The Best, and Worst, Social Media Analytics Platforms

The analytics tools behind some of the most popular social media platforms can be surprisingly limited. With an increasing number of businesses using social media for marketing, many platform analytics leave something to be desired. While some platforms excel in certain aspects of analytics reporting, others fall short. Here are how the most popular platforms rank in terms of social media analytics:

1. Twitter


With a nice amount of information and an accurate representation for paid data, Twitter is one of the top platforms in terms of analytics. While other platforms struggle with reporting paid data that matches post data reporting (i.e. Facebook), Twitter provides an abundance of information that is the most precise snapshot of promoted post performance. Twitter analytics allows a data export with forty variables detailing many aspects of post performance – including breading out paid and organic engagements. Further, the analytics interface is pretty user friendly.

While Twitter’s analytics are nice, they are not perfect. Twitter analytics are limited in the way you can export the data. For example, the analytics interface will not allow customization of the export other than selecting the date range – only offering Excel file downloads. The data Twitter analyzes is more than most platforms, however, it is dwarfed by the amount provided with Facebook. Optimizing the current Twitter analytics to allow for more customization and deeper insights, would be a great way to make their reporting the best it can be.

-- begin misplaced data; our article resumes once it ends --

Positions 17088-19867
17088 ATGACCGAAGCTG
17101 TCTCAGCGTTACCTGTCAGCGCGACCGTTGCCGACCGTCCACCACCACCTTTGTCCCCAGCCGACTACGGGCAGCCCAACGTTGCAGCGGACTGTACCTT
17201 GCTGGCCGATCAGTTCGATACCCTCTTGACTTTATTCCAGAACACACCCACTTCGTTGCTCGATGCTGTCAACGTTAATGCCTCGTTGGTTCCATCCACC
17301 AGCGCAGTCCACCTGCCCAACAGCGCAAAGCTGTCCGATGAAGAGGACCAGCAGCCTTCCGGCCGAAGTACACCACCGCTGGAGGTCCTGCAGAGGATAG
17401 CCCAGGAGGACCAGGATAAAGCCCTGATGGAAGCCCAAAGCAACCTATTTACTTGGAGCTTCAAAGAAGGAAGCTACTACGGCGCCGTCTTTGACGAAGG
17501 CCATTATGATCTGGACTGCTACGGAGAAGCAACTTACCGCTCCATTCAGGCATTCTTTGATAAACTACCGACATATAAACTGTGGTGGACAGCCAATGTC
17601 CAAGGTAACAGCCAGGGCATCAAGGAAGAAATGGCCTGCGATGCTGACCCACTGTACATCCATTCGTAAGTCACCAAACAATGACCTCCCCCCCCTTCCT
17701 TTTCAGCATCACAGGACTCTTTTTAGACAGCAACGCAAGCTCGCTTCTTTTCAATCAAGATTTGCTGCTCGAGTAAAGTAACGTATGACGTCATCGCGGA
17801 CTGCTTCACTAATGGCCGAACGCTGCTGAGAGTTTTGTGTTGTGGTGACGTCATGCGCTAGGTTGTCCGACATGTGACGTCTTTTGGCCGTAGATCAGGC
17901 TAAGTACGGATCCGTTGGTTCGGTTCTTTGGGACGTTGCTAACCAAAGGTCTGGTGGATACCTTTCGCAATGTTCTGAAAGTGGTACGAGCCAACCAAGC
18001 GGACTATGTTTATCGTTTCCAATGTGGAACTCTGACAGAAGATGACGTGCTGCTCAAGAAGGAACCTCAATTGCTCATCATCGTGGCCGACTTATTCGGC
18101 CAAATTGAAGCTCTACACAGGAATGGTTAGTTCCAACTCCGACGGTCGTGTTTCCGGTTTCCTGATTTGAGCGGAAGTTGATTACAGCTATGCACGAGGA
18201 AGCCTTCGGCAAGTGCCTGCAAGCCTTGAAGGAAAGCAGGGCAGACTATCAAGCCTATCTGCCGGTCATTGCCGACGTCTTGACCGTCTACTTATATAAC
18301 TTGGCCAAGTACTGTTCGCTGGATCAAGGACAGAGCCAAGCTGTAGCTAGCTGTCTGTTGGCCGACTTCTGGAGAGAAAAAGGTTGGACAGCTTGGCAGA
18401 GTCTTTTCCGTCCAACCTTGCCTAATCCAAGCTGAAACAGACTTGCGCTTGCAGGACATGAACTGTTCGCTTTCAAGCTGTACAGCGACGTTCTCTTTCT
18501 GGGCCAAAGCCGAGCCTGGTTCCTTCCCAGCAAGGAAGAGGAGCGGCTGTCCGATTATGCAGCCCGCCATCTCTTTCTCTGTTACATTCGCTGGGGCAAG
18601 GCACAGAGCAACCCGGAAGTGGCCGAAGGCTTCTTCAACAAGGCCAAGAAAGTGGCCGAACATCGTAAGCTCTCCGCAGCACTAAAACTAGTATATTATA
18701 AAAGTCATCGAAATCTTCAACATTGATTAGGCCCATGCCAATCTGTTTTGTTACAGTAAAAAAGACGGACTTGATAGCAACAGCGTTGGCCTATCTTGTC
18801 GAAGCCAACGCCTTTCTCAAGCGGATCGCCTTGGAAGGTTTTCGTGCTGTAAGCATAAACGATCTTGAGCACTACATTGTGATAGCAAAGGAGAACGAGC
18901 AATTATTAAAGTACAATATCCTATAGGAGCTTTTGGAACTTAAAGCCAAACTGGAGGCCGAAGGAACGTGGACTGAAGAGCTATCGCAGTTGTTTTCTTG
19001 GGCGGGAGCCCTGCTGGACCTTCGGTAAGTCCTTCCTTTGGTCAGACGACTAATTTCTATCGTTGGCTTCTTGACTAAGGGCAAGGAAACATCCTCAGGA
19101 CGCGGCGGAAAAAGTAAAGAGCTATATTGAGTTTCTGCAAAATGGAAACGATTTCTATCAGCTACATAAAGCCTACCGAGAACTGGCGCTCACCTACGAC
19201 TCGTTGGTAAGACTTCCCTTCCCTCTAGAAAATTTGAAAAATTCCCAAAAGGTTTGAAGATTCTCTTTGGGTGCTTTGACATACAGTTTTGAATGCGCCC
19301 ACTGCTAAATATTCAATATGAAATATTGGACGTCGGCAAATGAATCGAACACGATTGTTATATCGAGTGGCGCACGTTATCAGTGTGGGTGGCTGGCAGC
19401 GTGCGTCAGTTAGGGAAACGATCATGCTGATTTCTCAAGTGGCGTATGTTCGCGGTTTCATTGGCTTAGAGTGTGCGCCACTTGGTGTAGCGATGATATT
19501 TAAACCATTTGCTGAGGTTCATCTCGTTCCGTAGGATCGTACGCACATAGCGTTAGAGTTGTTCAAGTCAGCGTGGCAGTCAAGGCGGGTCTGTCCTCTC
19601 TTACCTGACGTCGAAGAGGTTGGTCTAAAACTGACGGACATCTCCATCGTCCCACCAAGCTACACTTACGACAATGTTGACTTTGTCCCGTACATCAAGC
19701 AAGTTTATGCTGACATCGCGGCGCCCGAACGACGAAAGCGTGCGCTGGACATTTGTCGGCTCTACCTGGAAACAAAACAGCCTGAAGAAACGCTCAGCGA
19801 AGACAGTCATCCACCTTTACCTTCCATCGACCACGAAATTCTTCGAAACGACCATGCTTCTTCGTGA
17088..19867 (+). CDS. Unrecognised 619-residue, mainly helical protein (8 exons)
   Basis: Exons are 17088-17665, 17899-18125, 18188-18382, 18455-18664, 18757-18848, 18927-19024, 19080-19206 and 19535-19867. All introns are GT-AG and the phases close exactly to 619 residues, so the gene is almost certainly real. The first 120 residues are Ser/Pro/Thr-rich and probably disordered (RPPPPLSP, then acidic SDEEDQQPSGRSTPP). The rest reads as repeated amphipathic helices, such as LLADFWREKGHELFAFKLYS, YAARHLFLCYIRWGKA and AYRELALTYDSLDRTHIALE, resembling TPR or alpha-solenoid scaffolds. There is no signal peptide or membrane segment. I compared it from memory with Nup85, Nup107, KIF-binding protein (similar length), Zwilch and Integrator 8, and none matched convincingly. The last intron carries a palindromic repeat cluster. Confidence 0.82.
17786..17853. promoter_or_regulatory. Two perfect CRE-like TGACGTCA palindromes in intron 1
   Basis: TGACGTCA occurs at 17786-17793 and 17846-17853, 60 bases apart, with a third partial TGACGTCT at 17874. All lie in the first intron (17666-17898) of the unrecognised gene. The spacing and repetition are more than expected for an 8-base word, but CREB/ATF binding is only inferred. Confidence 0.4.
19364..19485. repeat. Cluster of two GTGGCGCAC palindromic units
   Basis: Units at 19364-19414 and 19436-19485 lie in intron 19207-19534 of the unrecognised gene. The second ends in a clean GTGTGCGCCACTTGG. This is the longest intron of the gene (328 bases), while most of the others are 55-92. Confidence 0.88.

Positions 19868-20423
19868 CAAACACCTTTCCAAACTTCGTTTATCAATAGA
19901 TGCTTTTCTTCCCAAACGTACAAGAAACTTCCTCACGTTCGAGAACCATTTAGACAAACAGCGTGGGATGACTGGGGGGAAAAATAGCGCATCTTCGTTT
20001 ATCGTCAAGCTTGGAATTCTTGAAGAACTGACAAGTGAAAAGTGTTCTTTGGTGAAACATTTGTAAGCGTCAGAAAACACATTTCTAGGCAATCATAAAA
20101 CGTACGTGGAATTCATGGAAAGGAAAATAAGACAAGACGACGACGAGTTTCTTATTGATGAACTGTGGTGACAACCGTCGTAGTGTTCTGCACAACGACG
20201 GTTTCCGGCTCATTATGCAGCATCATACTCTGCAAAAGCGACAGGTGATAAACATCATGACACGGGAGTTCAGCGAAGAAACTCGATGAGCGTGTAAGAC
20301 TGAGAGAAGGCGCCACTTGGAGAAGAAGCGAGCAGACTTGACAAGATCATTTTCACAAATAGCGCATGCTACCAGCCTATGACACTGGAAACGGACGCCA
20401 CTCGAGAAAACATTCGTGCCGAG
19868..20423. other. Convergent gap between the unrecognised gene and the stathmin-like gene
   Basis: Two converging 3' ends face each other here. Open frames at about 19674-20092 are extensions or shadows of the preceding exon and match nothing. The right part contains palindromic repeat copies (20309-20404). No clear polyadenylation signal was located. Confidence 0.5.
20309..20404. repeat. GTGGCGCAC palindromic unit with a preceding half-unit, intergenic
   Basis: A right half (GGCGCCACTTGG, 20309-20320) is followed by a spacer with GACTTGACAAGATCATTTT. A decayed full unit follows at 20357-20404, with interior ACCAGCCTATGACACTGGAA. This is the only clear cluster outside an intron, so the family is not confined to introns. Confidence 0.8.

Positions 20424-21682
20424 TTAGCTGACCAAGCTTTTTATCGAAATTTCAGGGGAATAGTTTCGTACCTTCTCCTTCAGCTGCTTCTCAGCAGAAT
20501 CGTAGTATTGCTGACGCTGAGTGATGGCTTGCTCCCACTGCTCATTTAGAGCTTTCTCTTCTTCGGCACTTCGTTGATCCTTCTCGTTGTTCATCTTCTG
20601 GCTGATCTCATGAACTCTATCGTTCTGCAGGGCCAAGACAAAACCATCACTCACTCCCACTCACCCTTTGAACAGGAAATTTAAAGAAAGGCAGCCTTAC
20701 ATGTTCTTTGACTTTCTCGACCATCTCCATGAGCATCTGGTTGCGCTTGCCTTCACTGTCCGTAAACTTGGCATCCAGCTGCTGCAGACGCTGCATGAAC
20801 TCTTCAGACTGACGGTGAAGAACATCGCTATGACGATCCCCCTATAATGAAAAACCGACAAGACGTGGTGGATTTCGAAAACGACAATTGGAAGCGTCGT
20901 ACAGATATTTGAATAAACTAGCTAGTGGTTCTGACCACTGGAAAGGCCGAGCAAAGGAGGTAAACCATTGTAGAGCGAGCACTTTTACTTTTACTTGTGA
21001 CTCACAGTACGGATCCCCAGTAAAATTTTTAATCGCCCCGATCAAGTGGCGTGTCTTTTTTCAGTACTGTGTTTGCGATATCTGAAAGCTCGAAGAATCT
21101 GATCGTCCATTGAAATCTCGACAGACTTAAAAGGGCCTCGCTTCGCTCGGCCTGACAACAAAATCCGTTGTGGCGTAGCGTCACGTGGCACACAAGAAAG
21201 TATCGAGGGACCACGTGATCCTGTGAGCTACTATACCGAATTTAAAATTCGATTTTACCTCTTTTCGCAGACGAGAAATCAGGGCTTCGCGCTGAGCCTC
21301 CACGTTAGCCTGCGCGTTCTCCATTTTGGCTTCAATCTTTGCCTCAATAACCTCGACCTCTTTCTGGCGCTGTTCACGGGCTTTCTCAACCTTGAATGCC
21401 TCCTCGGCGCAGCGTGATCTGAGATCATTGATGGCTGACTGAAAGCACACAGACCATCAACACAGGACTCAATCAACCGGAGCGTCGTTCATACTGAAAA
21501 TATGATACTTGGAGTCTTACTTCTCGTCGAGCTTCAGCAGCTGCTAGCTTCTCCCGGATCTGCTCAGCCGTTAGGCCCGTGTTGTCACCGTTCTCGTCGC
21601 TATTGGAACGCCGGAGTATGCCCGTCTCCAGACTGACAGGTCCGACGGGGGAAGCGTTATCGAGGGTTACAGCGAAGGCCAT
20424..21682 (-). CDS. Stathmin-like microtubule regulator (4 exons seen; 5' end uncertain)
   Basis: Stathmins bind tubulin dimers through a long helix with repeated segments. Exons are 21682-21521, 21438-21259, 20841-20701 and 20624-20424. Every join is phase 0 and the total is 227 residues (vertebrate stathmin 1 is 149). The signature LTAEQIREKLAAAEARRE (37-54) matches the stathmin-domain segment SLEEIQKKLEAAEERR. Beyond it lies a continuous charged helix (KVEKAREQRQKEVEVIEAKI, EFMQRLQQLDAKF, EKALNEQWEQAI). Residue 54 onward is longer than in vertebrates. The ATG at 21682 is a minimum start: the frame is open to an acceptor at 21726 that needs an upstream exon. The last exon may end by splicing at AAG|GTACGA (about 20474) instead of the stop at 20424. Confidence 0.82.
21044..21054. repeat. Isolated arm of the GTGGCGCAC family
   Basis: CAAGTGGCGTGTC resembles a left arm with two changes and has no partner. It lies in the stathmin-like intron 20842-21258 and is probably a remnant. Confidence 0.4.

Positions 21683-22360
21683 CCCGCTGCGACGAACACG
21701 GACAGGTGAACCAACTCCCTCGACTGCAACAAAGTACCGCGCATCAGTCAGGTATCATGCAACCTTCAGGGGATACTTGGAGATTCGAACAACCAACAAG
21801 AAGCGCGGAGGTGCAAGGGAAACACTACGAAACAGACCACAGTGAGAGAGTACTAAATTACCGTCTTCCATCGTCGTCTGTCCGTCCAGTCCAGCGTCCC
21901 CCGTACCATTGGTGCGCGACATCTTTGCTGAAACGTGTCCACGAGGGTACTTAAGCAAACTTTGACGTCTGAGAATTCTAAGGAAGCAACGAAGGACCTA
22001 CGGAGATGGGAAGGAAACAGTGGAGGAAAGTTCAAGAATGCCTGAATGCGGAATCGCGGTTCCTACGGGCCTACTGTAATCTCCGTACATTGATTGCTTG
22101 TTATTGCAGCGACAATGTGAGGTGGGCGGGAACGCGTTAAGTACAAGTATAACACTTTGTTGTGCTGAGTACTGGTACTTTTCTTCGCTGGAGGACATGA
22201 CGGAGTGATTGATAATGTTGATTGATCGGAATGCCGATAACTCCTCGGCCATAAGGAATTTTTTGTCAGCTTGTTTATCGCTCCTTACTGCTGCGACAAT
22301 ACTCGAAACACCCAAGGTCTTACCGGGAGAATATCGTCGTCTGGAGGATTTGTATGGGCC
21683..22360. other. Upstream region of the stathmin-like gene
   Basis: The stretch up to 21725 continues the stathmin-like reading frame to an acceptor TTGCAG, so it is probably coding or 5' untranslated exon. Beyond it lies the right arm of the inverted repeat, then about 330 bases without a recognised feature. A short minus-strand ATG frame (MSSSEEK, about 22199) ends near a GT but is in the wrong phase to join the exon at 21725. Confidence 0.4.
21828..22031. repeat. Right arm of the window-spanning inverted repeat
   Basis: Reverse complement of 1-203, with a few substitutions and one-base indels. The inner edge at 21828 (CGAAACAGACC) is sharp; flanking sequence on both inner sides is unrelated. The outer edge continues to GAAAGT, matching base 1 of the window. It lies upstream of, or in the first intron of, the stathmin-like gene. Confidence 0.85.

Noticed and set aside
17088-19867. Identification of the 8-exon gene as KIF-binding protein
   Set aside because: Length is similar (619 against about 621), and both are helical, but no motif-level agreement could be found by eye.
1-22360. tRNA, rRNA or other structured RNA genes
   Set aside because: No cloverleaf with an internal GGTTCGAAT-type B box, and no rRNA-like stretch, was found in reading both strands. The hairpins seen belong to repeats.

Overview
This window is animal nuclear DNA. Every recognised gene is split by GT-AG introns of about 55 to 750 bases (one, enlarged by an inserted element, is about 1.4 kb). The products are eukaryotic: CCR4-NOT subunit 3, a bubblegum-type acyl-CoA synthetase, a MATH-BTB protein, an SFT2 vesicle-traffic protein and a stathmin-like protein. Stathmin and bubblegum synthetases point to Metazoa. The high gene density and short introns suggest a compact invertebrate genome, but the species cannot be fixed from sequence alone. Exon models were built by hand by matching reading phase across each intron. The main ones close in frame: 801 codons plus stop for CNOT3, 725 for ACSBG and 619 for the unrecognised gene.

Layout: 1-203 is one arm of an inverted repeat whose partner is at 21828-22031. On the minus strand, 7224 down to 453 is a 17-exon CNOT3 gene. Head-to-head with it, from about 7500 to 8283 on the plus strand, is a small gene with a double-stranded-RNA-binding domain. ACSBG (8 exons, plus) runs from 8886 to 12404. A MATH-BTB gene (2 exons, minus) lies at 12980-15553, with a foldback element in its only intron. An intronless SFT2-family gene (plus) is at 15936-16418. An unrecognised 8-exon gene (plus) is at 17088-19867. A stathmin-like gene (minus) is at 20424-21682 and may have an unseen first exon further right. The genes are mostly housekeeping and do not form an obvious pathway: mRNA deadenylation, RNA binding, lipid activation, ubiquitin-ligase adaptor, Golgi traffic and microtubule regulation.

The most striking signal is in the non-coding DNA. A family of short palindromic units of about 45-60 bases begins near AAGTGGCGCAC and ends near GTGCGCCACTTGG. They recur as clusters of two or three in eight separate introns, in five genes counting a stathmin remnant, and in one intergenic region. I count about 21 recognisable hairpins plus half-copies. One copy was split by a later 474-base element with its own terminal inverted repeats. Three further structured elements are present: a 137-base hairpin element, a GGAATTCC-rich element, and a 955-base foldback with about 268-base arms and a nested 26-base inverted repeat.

2. Facebook


Facebook comes in second on our list due to the abundance of data it collects. With each channel export having over two-thousand variables and each post export with over ninety; the analysis possibilities are endless! Not only is the number of variables fantastic, but Facebook also allows for the export of years of historical data. This is the type of news that makes us data nerds dream of all the beautiful analyses and graphs we could create.

While the amount of data that Facebook provides is nice, they have encountered many issues that have caused miscalculations on several metrics. Facebook made several updates in 2016 in regards to the way they calculate metrics such as Video Views, Video Completion, Paid Organic Reach, and several others. While it is wonderful that Facebook is investigating and fixing these issues, these changes can effect some metrics as much as 20 – 35%. Although Facebook’s quantity of data seems great, it sometimes seems like they should be focusing more on quality. On a positive note, they have been working more with third party research groups (like Nielsen, comScore, Moat) to validate their reporting due to requests for independent measurement of ad performance. If Facebook continues to improve their reporting in 2017, their native analytics platform could be one of the best around.

3. YouTube


YouTube comes in third on our list because it provides a good amount of data, yet nothing spectacular compared to the amount of detail provided by Twitter or Facebook. One great thing YouTube allows is export options to Google Sheet, Excel, or CSV format. Further, the report is broken down watch time, traffic source, and demographics. Overall, the export isn’t the most detailed, however, it provides a good amount of information to draw meaningful insights about the channel, audience, and video performance. If YouTube was to make some improvements in 2017, we would suggest increasing the amount of data collected to allow for more in-depth analyses.